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Resisting distraction refers to the ability to focus on a task while ignoring competing information.
Spatial awareness refers to the ability to ‘see’ (being aware of) both sides of the environment. For instance, some people may not perceive or ‘neglect’ any objects or people to the left of their own body.
Face recognition refers to the ability to recognise people by their face specifically. People with impaired face recognition may still recognise people by other features (e.g. hair colour, gait, voice).
Object recognition refers to the ability to recognise objects by sight. Someone with impaired object recognition may still recognise objects by other senses, such as touch.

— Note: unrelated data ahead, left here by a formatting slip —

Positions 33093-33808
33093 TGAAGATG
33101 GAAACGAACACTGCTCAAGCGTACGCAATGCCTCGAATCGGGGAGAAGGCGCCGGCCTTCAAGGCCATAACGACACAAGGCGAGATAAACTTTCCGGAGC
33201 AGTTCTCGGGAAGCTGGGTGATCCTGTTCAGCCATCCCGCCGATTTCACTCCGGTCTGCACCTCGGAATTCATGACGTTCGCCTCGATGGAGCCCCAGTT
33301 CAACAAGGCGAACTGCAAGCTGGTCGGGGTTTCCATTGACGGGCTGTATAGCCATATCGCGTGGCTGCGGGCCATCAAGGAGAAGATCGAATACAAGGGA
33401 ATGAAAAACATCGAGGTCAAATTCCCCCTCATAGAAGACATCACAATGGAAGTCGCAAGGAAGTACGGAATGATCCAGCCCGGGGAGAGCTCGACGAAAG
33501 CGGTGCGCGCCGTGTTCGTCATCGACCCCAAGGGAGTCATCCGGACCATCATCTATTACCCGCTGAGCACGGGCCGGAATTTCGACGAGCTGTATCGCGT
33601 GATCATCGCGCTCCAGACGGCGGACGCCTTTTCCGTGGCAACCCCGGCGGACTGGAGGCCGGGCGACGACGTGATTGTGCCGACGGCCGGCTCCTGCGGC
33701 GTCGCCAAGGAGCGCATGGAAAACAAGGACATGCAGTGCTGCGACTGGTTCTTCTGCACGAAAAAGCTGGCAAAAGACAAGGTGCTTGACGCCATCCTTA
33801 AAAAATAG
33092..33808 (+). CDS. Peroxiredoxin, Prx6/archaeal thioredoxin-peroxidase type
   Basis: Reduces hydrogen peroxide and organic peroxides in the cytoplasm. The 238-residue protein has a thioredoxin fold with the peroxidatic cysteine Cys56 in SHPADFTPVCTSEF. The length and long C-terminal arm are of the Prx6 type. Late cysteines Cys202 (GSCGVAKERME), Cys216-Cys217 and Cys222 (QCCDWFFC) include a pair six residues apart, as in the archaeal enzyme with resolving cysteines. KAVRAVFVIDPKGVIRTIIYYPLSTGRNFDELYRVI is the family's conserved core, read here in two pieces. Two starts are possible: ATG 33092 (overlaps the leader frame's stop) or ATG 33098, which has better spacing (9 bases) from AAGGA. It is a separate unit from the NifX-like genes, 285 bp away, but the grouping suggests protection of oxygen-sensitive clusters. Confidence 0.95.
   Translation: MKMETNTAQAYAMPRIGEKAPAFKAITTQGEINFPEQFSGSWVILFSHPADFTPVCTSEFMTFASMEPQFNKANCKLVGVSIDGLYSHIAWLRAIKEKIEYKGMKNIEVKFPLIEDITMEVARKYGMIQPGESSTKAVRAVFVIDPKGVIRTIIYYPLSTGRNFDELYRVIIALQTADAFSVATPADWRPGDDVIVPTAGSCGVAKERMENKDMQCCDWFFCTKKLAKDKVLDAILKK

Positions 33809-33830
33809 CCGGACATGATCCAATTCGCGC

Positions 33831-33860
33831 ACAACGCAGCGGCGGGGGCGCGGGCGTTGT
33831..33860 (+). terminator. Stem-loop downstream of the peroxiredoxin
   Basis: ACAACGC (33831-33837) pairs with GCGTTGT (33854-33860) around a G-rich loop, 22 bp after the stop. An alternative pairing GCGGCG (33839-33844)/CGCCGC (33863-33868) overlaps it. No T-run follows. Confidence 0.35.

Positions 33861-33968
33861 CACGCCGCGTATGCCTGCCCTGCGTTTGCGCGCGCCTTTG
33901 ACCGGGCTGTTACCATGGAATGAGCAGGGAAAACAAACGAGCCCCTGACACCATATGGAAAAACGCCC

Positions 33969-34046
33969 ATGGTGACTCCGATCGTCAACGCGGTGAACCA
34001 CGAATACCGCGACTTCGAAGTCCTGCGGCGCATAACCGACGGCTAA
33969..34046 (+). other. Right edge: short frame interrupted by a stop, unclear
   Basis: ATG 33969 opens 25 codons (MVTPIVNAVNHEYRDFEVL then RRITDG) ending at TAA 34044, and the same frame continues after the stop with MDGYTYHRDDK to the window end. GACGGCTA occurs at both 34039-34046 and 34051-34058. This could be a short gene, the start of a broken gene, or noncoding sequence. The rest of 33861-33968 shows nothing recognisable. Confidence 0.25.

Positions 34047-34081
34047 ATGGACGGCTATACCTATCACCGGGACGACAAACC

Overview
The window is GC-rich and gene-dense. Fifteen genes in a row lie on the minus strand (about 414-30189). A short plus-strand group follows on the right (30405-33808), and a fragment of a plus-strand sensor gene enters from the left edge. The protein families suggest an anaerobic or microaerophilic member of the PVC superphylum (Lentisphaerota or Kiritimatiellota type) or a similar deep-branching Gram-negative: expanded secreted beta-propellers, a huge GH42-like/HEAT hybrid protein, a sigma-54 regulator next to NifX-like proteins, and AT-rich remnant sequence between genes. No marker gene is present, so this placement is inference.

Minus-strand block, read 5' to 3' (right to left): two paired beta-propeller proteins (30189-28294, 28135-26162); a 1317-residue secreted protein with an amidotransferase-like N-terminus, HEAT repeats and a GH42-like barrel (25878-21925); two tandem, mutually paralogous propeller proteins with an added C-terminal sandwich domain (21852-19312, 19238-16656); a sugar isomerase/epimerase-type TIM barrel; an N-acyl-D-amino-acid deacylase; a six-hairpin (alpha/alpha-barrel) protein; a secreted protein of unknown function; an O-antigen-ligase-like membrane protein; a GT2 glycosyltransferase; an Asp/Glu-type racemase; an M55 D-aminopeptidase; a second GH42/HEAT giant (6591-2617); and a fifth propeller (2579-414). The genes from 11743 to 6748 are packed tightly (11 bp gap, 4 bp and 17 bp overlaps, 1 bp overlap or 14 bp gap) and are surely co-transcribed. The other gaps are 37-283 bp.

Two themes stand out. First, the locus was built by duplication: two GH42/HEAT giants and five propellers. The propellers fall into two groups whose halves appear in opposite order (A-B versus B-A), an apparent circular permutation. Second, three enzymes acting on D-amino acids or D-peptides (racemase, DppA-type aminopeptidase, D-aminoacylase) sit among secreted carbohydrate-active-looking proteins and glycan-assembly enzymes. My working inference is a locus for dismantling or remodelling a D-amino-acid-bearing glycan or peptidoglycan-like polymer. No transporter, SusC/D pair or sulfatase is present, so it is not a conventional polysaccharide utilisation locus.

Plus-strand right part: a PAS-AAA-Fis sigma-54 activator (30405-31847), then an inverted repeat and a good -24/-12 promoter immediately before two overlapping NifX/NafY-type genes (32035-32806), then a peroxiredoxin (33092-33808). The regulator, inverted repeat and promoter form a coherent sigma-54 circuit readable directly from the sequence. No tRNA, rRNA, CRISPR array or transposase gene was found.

Concept formation refers to the ability to make links between different pieces of information and build an overall understanding of a concept or idea.
Comprehension refers specifically to understanding spoken language by a person with normal or aided hearing.
Reading refers to the ability to pronounce common written words.
Naming is the ability to provide the correct name for an object.
Writing refers to the ability to use a pen and paper to spell single words.
Gesturing refers to the ability to communicate non-verbally using deliberate hand actions such as pointing.
Delayed memory is the ability to recall events following a short period of time.
Recognition memory involves remembering if something has been heard before after a short delay.
Short-term memory refers to the ability to recall a few words immediately after being heard.
Sustained attention is the ability to concentrate and focus on one thing for a period of time.
Visual search is the ability for a person with adequate eye-sight to find specific objects when other distracting objects are present.